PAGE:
By the winter of 2018, Arnold and the MSO were preparing for a concert and recording session. “There were clear mistakes in the printed score of the 5th Symphony, but with no manuscript to reference, I could only compare notes with other parts of the score and with the manuscripts of his other symphonies. There are no traditions to fall back on. It’s exciting to discover a never performed work to that depth.” says Arnold. 

The harp concerto offered a particular thrill in this regard. Not only had it never been completely performed (Gauk decided to scrap the third movement Gavotte for the premiere in 1939) but Arnold was able to share the groundbreaking event with a young musician connected to one of his other artistic projects — the Pacific Region International Summer Music Association (PRISMA) Festival & Academy in Powell River, British Columbia, Canada.

American harpist Taylor Ann Fleshman was the winner of PRISMA’s 2018 Concerto Competition. The first prize is the opportunity to perform in the MSO in Russia. The 24-year-old got a whole lot more than she bargained for. 

“For me it was obvious to give Taylor the chance to be the soloist for the harp concerto,” says Arnold. “It’s so important to support young musicians. She’s an excellent harpist, has proven herself at PRISMA and was ready for the big leap. What a great opportunity for her career.”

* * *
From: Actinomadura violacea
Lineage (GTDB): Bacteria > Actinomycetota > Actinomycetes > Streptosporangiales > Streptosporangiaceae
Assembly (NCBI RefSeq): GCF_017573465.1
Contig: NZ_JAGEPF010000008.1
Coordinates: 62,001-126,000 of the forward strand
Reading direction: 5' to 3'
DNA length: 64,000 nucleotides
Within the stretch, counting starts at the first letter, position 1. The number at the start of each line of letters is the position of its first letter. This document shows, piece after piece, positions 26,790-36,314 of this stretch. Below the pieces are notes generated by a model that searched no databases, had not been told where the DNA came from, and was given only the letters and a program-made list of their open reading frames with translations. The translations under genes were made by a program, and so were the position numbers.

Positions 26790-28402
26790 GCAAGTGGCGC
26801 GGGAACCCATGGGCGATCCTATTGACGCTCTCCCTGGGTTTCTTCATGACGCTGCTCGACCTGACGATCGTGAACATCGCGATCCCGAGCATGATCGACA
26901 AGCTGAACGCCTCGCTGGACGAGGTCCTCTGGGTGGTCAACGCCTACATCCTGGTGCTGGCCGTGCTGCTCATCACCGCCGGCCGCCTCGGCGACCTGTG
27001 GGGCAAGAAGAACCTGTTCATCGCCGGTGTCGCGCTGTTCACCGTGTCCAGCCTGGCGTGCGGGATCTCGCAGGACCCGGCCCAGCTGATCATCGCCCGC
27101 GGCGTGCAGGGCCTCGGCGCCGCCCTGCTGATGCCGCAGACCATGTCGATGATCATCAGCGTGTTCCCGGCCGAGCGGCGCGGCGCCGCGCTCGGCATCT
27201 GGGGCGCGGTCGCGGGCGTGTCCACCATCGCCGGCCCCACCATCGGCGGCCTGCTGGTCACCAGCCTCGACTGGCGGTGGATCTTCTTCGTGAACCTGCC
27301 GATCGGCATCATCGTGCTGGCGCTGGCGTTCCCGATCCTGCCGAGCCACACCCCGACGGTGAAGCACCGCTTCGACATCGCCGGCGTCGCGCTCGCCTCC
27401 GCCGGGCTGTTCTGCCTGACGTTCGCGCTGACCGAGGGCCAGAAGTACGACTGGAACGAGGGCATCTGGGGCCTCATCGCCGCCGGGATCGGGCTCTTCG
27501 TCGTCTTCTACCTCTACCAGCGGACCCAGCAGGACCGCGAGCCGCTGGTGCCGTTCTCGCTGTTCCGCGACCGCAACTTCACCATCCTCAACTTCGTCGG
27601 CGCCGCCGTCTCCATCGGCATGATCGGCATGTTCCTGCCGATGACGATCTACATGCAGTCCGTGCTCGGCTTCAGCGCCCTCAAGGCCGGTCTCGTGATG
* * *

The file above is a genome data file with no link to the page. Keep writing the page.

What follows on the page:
Arnold and Gutbrod expect that the album, recorded at the Mosfilm Studios, will result in future performances of Mosolov’s music by other orchestras around the world. An upcoming biopic by filmmaker Matthew Mishory, entitled Mosolov’s Suitcase, is also part of their multi-faceted plan to bring the composer more recognition. 

“What Shostakovich was so afraid of—being deported at night—happened to Mosolov,” says Arnold. “How did the actions of the regime impact his writing? He has a clear change in style after his imprisonment, but why? Natural development, political influence, a combination? We will probably never know. It is clear however that the musical language of Mosolov is his unique own and needs to be heard. I feel privileged to be able to discover and study manuscripts of these never-performed symphonies and it is an honor to premiere and record them, so that Mosolov’s musical voice doesn’t get lost and will be known to a broader public.”